First listen was Depeche Mode Personal Jesus on both 33 1/3 & 45 speed 12" LP’s. Speeds are dead on from the factory while playing these albums with the pitch reset button "pushed on". On the scope the needle is tracking dead center in the groove and the VTA knob is easily adjustable on the fly. Antiskate works as advertised.

From unboxing, assembly, setup, to my first listen ... so far everything has exceeded my expectations. Worth every penny! What more can I say, this robust $4k turntable just looks, feels, smells, and sounds damn good. Hell, I might even try tasting it later tonite.

Stay tuned for further observations.

Dear Audiolabyrinth, Apart from current offerings from Win Tinnon (Saskia) and OMA, I don't think there ever was a commercially made slate plinth for anything.  The original OEM plinth for the SP10 Mk3 was a nice one made of obsidian (I think).  I've never seen one in the flesh, let alone owned one. For the Mk3, I then had a blank slate slab cut for me to my specs (20X23X3 inches, I believe), with chamfered corners and honed flat on both surfaces. (A company in PA will do this.)  I then found a template for cutting the slate on-line as a pdf file. I had the slab shipped to a water-jet company in York, PA, and they cut the holes for the Mk3 chassis using the pdf file to program their water-jet.  Then I commissioned a carpenter to make me a base using cherry wood.  I bolted the bottom of the slate to the cherrywood base by drilling holes in the slate to accommodate threaded inserts, which I epoxied in place. Five or six hefty bolts.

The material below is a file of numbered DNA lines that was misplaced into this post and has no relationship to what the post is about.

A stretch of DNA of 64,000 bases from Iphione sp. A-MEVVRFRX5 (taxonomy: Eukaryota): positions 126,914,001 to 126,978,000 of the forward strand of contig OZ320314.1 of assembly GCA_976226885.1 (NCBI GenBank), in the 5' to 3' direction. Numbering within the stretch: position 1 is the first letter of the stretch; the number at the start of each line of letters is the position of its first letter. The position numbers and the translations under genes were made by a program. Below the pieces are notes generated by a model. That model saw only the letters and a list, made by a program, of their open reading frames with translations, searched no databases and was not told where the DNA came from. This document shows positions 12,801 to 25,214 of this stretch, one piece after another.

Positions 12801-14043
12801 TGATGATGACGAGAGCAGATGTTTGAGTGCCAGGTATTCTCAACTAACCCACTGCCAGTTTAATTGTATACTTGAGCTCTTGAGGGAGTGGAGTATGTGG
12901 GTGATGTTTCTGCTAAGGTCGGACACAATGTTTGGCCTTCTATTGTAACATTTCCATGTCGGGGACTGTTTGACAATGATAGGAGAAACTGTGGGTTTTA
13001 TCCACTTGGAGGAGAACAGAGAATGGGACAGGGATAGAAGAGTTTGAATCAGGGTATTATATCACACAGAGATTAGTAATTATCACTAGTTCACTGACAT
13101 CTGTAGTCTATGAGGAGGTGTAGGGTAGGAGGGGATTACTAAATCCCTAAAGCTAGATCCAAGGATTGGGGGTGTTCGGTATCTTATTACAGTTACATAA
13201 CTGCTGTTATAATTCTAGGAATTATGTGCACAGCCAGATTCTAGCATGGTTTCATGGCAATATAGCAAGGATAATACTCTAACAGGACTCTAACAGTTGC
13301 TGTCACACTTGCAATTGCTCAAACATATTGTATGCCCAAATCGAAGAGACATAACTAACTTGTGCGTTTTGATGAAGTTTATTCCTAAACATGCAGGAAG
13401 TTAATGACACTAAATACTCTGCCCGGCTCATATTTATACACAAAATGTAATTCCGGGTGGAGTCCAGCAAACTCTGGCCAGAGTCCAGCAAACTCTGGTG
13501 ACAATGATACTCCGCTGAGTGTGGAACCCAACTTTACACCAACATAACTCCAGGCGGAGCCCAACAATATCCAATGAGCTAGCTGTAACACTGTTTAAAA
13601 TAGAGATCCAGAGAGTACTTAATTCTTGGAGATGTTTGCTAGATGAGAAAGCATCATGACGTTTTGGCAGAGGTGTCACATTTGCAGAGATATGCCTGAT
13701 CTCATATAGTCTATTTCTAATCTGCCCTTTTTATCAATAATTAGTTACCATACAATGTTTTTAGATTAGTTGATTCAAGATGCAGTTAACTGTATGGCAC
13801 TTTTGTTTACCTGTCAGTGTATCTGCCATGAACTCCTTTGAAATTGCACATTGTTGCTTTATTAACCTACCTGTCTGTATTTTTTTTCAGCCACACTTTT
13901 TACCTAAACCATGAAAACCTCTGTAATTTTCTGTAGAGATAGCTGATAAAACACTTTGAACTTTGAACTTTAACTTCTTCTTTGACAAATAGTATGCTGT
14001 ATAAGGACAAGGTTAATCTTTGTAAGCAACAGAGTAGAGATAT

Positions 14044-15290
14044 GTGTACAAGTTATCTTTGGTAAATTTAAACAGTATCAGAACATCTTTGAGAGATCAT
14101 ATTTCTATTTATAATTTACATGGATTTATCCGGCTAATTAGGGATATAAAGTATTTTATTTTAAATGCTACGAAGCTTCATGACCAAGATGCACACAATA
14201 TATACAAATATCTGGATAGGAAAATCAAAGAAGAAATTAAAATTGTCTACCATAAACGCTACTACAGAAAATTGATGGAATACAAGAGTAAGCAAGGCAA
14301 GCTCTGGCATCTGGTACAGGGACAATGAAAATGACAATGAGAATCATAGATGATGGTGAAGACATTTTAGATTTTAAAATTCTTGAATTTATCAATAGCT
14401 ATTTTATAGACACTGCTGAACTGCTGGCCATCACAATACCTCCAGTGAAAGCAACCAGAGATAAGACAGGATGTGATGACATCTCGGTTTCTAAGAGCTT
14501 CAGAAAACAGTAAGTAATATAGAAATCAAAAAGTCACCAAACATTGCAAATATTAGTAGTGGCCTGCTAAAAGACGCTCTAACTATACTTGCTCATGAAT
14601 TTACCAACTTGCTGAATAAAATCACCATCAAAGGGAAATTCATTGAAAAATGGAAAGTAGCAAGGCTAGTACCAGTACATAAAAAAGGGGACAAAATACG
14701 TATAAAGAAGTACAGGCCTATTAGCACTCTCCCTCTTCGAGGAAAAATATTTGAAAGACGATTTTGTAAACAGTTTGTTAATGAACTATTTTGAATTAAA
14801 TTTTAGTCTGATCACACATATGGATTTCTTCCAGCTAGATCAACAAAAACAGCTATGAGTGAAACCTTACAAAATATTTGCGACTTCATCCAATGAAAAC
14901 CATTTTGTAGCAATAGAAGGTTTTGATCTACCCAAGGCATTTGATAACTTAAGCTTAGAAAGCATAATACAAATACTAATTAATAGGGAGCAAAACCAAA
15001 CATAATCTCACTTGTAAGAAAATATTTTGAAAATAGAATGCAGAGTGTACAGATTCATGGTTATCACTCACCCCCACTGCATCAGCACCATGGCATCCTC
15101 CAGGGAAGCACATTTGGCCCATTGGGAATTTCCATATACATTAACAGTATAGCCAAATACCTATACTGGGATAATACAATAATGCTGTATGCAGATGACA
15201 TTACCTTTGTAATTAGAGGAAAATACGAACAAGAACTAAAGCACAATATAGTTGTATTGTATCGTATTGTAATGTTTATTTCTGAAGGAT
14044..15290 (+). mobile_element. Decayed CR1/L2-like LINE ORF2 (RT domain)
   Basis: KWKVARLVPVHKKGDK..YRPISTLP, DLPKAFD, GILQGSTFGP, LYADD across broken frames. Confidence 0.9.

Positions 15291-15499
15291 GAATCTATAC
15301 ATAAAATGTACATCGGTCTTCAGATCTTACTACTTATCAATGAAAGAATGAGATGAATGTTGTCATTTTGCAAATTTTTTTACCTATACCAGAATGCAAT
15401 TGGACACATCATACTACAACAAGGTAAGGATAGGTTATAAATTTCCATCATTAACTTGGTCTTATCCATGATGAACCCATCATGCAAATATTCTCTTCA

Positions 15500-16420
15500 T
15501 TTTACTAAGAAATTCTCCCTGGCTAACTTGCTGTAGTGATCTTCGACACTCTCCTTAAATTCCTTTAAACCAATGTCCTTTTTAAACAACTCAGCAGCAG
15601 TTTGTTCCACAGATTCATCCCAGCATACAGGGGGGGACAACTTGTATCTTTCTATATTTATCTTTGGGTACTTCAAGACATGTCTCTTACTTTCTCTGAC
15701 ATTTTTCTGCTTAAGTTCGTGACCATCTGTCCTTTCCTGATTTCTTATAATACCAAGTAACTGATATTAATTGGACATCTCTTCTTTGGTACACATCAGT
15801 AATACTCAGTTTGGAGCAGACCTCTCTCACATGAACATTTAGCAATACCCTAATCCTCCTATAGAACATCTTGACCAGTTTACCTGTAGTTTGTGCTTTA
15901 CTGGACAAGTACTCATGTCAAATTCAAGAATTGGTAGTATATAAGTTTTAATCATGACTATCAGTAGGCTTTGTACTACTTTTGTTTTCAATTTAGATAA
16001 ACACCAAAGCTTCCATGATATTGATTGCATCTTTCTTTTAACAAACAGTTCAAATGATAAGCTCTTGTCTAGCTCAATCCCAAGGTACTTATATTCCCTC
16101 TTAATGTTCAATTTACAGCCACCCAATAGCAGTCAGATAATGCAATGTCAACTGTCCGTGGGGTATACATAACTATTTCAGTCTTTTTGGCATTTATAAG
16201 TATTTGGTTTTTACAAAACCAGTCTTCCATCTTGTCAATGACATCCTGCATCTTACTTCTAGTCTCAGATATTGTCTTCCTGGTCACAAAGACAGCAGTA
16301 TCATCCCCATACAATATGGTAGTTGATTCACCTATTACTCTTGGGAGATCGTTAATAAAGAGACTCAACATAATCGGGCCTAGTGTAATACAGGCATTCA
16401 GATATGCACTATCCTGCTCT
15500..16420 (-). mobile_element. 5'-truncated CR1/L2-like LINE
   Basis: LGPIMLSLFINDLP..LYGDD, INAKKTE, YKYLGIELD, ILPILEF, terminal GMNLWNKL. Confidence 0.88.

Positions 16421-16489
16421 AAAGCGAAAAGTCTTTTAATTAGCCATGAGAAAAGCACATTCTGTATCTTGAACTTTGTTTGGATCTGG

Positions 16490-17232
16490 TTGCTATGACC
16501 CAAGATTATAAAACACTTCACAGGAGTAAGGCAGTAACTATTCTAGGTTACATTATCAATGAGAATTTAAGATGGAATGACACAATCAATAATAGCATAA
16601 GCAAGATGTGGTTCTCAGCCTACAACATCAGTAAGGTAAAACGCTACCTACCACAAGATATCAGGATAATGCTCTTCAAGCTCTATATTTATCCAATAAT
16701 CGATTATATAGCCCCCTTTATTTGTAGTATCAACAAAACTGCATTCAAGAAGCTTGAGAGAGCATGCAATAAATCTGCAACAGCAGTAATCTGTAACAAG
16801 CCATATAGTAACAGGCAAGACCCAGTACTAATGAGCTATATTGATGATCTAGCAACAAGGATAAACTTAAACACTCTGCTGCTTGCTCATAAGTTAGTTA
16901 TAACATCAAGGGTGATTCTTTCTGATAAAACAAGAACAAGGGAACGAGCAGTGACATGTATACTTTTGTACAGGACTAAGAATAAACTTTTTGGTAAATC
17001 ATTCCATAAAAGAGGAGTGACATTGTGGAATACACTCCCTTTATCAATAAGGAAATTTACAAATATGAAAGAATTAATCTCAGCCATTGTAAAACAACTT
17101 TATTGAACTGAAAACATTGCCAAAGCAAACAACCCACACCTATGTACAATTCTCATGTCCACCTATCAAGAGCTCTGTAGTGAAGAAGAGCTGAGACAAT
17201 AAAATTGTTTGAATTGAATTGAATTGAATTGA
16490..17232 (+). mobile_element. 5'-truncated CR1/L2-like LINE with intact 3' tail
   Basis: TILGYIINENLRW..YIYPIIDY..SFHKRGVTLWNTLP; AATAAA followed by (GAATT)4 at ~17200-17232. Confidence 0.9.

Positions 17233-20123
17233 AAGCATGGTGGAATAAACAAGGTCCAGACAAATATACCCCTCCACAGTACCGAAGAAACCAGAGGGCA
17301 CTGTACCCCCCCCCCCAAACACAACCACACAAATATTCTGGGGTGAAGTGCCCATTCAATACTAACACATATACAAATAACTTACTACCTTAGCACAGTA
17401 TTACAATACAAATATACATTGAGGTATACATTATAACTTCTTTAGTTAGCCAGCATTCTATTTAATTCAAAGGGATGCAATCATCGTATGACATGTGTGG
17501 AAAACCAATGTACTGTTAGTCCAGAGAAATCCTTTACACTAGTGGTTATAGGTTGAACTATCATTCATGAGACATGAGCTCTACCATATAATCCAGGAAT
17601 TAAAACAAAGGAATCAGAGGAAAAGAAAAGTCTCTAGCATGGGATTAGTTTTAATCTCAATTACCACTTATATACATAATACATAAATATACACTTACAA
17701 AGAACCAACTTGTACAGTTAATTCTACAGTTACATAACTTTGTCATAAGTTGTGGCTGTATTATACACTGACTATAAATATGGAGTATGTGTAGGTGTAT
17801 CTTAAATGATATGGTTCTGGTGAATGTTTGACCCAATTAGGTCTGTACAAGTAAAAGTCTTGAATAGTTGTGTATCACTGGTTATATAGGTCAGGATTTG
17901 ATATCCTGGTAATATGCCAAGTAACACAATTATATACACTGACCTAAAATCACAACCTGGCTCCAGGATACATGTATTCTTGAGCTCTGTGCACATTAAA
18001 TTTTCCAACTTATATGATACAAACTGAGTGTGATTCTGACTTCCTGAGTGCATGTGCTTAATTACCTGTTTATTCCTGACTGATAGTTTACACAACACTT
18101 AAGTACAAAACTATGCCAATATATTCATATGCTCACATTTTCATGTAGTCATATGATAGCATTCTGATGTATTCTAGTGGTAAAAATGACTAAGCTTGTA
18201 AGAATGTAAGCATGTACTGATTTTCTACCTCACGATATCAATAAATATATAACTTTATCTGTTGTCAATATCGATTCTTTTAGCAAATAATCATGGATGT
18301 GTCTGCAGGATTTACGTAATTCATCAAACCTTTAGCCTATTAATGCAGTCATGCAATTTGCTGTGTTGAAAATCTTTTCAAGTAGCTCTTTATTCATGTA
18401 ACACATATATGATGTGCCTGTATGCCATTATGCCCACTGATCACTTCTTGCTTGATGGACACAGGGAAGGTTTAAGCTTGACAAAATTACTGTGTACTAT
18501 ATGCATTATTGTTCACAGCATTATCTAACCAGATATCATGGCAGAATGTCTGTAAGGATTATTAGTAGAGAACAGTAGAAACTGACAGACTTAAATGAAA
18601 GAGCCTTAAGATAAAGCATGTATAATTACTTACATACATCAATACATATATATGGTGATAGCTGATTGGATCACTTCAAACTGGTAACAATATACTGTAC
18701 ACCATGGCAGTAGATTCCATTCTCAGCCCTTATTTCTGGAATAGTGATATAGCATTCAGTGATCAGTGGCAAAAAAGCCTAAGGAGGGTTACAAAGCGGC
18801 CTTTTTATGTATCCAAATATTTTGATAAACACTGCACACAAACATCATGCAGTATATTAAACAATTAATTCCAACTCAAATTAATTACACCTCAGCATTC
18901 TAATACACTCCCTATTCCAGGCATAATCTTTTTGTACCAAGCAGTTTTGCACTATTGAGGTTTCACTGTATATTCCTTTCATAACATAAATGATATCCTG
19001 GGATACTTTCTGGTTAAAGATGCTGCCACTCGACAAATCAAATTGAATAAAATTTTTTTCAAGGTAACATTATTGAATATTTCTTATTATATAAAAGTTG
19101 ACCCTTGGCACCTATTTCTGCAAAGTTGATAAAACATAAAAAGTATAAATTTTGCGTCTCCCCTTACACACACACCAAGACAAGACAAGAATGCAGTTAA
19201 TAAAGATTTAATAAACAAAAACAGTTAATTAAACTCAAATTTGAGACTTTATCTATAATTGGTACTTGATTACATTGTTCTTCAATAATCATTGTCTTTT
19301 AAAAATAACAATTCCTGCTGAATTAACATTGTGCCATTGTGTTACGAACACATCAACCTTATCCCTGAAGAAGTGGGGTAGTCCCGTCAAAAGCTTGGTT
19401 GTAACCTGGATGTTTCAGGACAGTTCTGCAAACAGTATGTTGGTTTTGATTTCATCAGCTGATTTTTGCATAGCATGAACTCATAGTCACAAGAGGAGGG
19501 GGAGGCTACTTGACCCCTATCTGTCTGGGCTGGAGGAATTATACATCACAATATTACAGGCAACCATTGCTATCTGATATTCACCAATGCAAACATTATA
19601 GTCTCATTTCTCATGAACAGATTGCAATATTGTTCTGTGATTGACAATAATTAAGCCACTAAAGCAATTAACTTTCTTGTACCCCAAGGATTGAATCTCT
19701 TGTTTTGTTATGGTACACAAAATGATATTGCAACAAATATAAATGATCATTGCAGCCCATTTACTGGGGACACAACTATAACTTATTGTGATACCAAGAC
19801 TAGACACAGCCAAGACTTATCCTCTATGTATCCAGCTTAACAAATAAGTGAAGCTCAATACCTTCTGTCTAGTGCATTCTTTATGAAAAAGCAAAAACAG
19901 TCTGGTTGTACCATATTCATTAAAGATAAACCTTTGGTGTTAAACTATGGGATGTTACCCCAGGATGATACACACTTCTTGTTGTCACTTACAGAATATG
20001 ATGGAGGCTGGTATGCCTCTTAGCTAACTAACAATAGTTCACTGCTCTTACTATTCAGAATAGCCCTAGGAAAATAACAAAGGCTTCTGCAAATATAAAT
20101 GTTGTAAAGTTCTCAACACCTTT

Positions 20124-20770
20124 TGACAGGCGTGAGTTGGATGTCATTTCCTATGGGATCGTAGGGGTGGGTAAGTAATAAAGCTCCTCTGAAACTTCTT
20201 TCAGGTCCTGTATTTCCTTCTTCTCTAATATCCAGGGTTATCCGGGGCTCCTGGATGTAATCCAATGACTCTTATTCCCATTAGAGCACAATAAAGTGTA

I had already by this time gone through similar processes to make plinths for an SP10 Mk2, Denon DP80, and Lenco L75, so I had the process down pretty well by the time I found a Mk3.  Except that none of the first 3 plinths received a cherrywood base, just all slate.